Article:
R6 is —H, —NH, —OH, —OCH3, —OCH2CH3, —CH3, or —CH2CH3;
R7 is —H, or a C1 to C22 alkyl or alkenyl group;
R8 is —H, a C3 to C22 alkyl or alkenyl group, —CH2CH2OH, or —CH2CH2NH2; and
n and m are independently integers ranging from 1 to 20.
2. The composition of claim 1, wherein the polymer or oligomer is formed from one or more monomers of Formula (A1), optionally one or more monomers of Formula (A2), one or more monomers of Formula (B1), (B2), or (B3), and one or more monomers of Formula (C), Formula (D1), Formula (D2), Formula (D3), Formula (D4), Formula (E1), Formula (E2), Formula (F), Formula (G), Formula (H1), Formula (H2), Formula (H3), Formula (I1), Formula (I2), Formula (I3), Formula (I4), Formula (I5), and/or Formula (I6):
Figure US20170202998A1-20170720-C00013
Figure US20170202998A1-20170720-C00014
wherein R9, R10, R11, and R12 are each independently —H, —OH, —CH2(CH2)xNH2, —CH2(CHR13)NH2, —CH2(CH2)xOH, —CH2(CHR13)OH, or —CH2(CH2)xCOOH;
R13 is —COOH or —(CH2)yCOOH;
x is an integer ranging from 0 to 10;
y is an integer ranging from 1 to 10;
p is an integer ranging from 1 to 10;
R14 is —OH, —OCH3, —OCH2CH3, or —Cl;
R15 is an amino acid side chain;
q is an integer ranging from 1 to 20;
X5 is —O— or —NH—;
R16 is —CH3 or —CH2CH3;
R17 and R18 are each independently —CH2N3, —CH3, or —CH2CH3;
X6 and Y are each independently —O— or —NH—;
R19 and R20 are each independently —CH3 or —CH2CH3;
R21 is —O(CO)C≡CH, —CH3, or —CH2CH3; and
R22 is —CH3, —OH or —NH2.
3. The composition of claim 1, wherein the polymer or oligomer is formed from one or more monomers of Formula (A1), optionally one or more monomers of formula (A2), one or more monomers of Formula (B1), (B2), or (B3), and one or more monomers of Formula (C):
Figure US20170202998A1-20170720-C00015
wherein R9, R10, R11, and R72 are independently —H, —CH2(CH2)—NH2, —CH2(CHR13)NH2, or —CH2(CH2)xCOOH;
R13 is —COOH or —(CH2)yCOOH;
x is an integer ranging from 0 to 10; and
y is an integer ranging from 1 to 10.
4. The composition of claim 2, wherein the polymer or oligomer is formed from one or more monomers comprising maleic acid, maleic anhydride, or fumaric acid.
5. The composition of claim 3, wherein a monomer of Formula (C) comprises dopamine, L-DOPA, D-DOPA or 3,4-dihydroxyhydrocinnamic acid.
6. The composition of claim 1, wherein the polymer or oligomer is formed from one or more monomers comprising a diamine.
7. The composition of claim 6, wherein the diamine has the structure of Formula (G):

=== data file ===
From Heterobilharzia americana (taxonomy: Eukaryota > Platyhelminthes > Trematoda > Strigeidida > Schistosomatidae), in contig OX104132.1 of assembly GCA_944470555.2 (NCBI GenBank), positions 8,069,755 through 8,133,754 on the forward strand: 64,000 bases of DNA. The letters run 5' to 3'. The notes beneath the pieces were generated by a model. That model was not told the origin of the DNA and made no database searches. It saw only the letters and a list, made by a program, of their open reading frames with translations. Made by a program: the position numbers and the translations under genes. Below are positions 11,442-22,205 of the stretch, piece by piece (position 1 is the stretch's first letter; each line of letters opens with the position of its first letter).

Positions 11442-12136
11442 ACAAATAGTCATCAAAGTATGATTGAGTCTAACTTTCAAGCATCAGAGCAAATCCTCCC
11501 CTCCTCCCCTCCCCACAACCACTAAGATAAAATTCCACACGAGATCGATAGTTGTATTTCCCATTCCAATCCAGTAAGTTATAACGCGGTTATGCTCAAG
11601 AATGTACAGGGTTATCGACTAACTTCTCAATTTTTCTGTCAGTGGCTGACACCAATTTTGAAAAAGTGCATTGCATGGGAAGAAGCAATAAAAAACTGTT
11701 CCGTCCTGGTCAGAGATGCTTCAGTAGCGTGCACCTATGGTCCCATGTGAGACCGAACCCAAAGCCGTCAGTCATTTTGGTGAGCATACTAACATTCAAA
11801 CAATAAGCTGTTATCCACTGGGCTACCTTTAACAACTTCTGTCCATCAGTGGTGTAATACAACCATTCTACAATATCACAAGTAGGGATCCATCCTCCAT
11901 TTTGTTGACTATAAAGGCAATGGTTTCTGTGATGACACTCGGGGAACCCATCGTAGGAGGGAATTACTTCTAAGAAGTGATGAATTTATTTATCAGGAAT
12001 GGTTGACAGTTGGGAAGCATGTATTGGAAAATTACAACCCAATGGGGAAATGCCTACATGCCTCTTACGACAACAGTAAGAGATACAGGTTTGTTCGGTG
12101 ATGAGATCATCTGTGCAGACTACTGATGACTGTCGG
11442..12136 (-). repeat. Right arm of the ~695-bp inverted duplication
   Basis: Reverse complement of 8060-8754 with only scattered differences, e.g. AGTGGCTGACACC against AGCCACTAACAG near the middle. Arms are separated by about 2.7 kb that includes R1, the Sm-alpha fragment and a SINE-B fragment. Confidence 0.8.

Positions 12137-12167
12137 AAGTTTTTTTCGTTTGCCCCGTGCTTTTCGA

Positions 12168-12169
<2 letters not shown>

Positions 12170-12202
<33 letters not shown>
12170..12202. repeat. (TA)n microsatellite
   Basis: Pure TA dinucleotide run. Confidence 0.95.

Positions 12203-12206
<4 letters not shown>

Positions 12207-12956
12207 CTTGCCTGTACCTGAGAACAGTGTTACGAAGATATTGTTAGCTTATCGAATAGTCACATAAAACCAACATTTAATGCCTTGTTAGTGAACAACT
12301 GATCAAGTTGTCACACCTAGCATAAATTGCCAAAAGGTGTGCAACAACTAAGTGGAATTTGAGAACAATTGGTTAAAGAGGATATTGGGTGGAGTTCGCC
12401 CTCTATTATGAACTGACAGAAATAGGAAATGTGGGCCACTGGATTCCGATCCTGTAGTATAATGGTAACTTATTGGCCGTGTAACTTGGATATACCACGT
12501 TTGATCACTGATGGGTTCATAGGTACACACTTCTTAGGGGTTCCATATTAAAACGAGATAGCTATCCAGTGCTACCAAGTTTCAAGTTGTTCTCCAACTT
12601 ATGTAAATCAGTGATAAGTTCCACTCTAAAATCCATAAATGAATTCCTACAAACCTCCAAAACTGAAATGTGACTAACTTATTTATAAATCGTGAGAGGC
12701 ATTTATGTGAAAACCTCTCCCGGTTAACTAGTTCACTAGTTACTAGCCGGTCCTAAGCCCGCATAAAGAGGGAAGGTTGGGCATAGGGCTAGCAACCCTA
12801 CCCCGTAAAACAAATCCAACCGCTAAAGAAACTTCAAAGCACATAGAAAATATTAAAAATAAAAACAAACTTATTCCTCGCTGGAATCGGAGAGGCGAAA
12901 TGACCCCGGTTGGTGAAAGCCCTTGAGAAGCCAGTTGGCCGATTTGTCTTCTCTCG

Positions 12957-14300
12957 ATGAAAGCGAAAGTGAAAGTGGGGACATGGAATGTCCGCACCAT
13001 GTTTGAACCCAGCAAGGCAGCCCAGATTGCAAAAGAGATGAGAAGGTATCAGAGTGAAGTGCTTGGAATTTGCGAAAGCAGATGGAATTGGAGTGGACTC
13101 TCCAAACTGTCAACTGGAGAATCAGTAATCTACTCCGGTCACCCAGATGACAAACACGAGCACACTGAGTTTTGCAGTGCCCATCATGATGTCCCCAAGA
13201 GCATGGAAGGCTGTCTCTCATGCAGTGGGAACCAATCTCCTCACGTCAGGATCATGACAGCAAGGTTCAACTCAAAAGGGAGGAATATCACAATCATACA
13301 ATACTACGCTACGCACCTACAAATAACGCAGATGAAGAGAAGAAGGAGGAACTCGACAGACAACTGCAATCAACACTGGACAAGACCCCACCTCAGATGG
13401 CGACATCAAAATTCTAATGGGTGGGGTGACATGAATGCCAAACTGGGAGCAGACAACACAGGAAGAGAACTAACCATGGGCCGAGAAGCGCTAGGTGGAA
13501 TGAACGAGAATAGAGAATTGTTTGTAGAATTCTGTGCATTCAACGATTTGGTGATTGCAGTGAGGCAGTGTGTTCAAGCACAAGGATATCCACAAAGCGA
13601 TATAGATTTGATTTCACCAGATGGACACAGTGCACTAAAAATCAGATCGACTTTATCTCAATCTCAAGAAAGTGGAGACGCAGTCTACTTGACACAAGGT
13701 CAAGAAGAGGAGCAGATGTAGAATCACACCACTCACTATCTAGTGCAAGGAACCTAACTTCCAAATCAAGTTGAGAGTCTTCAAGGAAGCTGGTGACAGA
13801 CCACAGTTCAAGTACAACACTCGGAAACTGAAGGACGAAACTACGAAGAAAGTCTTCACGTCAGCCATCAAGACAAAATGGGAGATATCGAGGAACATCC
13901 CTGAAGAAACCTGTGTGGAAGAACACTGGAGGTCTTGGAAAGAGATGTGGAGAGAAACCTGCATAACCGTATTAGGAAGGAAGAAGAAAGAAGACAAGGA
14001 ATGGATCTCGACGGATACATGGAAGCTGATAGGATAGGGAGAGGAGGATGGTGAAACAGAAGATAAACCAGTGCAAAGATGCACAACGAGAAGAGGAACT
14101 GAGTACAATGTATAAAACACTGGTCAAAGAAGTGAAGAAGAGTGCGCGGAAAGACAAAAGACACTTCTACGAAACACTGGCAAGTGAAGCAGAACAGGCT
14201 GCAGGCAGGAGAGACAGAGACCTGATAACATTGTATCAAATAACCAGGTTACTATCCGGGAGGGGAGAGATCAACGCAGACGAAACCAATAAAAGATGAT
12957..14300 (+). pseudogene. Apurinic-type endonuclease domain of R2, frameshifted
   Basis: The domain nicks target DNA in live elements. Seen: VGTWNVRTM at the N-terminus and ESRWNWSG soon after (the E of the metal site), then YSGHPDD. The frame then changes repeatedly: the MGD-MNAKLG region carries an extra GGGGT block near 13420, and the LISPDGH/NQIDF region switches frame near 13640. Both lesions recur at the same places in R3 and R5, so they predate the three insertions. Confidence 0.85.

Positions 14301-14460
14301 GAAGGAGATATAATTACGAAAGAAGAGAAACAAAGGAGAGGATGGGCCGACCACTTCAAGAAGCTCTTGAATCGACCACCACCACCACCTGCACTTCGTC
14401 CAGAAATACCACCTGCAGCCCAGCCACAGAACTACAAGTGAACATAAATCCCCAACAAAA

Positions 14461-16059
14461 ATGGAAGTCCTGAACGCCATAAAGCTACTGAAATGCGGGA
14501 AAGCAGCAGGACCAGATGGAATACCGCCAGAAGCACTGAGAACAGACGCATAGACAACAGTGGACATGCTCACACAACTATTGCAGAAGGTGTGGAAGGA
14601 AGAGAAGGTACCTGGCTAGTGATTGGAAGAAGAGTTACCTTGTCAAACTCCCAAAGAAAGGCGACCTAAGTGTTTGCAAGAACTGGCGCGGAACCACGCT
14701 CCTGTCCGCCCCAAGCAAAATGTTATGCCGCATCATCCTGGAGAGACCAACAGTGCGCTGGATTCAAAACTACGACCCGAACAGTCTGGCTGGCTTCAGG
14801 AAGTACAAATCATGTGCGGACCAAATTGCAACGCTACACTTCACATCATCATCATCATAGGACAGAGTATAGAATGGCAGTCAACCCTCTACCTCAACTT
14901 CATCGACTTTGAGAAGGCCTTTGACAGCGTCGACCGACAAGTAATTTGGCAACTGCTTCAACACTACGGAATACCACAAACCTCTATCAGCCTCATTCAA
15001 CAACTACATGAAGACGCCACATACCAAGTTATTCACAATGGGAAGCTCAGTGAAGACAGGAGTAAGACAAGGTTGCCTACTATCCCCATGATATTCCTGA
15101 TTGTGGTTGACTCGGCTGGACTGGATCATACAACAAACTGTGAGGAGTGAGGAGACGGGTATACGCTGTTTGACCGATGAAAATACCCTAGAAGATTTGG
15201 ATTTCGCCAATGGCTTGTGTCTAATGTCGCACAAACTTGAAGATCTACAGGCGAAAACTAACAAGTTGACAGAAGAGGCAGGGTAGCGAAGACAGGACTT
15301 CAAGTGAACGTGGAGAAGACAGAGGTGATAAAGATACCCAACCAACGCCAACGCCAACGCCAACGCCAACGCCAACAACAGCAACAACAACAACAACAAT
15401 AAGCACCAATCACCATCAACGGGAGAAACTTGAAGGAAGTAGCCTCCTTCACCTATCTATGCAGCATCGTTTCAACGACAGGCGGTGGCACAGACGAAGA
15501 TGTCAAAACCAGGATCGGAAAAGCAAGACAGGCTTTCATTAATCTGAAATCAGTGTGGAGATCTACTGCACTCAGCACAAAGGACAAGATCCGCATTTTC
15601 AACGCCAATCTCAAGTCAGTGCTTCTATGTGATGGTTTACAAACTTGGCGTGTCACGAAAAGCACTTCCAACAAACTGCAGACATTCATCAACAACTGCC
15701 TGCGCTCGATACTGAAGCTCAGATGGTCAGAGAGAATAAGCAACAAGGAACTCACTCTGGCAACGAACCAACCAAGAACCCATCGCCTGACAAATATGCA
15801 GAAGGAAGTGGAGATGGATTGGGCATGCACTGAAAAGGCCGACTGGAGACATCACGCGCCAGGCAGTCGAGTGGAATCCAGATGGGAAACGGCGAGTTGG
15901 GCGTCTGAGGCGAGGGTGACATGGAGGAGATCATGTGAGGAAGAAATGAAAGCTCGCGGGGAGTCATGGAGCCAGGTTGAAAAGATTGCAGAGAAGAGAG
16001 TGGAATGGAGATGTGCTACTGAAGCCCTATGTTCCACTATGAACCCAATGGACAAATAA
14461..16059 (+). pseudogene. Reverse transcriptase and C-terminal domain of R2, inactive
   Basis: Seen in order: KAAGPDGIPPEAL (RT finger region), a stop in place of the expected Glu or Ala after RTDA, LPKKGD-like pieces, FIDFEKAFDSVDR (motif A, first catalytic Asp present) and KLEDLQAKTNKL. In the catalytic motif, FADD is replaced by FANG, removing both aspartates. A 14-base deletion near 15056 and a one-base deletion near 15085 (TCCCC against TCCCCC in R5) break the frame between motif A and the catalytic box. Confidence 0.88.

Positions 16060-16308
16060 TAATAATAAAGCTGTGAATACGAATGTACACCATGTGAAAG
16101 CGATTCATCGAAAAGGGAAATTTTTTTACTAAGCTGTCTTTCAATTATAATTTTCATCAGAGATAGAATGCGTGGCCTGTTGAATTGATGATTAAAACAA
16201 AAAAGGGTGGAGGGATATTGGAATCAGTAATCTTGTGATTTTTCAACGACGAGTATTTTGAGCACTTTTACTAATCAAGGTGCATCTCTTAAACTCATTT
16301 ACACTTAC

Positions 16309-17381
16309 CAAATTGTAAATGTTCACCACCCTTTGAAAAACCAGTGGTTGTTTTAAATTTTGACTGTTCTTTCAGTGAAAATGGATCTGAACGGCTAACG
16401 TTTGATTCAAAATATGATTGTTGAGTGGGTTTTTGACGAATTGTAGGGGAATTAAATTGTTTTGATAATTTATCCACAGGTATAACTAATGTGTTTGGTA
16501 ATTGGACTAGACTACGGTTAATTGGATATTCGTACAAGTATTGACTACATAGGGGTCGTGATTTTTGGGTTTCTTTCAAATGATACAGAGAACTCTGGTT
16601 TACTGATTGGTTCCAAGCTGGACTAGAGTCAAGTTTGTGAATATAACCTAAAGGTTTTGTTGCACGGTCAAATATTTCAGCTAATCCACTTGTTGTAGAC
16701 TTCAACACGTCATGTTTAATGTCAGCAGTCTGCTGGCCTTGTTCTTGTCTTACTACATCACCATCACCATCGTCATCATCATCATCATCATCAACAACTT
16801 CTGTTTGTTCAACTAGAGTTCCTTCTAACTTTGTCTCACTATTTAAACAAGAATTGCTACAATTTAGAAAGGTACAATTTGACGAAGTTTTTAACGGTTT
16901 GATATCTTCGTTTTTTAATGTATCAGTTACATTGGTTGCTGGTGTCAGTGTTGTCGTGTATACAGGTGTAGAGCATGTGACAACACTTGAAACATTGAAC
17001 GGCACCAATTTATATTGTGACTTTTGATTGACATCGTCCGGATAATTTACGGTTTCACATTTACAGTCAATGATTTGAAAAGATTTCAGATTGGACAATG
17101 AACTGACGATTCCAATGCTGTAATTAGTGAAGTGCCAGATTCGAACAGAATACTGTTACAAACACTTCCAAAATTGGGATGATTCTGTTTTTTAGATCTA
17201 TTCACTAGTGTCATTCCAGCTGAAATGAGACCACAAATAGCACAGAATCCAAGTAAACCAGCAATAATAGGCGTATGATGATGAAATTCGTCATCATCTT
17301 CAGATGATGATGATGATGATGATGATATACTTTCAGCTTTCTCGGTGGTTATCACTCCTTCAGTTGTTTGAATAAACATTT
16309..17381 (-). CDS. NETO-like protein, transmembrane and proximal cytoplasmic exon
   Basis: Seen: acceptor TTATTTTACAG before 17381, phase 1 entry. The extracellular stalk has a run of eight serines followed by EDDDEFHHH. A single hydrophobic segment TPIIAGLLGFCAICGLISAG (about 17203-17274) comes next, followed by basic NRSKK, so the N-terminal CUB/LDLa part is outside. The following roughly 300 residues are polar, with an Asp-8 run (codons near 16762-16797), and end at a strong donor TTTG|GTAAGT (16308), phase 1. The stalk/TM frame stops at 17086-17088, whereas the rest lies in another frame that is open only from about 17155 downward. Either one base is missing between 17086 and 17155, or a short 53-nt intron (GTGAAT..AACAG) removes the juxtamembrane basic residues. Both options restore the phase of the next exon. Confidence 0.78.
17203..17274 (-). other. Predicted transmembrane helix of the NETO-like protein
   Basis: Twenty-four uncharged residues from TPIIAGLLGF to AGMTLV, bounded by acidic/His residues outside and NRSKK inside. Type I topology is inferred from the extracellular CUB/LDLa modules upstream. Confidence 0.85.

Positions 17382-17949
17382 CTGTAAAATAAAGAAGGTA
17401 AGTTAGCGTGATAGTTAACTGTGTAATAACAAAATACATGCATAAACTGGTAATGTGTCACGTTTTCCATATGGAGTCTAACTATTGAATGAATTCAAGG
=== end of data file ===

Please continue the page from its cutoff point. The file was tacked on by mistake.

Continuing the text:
Figure US20170202998A1-20170720-C00016
wherein q is an integer ranging from 1 to 20.
8. The composition of claim 1, wherein the polymer or oligomer is formed from one or more monomers comprising one or more alkyne moieties or one or more azide moieties.
9. The composition of claim 8, wherein the one or more monomers comprising one or more azide moieties comprises a monomer of Formula (H1), (H2), or (H3):
Figure US20170202998A1-20170720-C00017
wherein X5 is —O— or —NH—;
R16 is —CH3 or —CH2CH3; and
R17 and R18 are each independently —CH2N3, —CH3, or —CH2CH3.
10. The composition of claim 8, wherein the one or more monomers comprising one or more alkyne moieties comprises a monomer of Formula (I1), (I2), (I3), (I4), (I5) or (I6):
Figure US20170202998A1-20170720-C00018
wherein X6 and Y are each independently —O— or —NH—;
R19 and R20 are each independently —CH3 or —CH2CH3;
R21 is —O(CO)C≡CH, —CH3, or —CH2CH3; and
R22 is —CH3, —OH or —NH2.
11. The composition of claim 8, wherein the one or more monomers comprising one or more alkyne moieties or one or more azide moieties comprises a peptide, polypeptide, nucleic acid, or polysaccharide.
12. The composition of claim 1, wherein the composition further comprises a drug dispersed in the polymer or oligomer.
13. The composition of claim 3, wherein the composition further comprises at least one oxidant.
14. The composition of claim 13, wherein the oxidant is at least one of sodium periodate (NaIO4) or silver nitrate (AgNO3), and wherein the composition further comprises at least one reduced form of the oxidant.
15. The composition of claim 1, wherein the polymer or oligomer is crosslinked to form a polymer network.
16. The composition of claim 1, wherein the composition further comprises nanoparticles dispersed in the polymer or oligomer.
17. A method of treating a microbial infection comprising: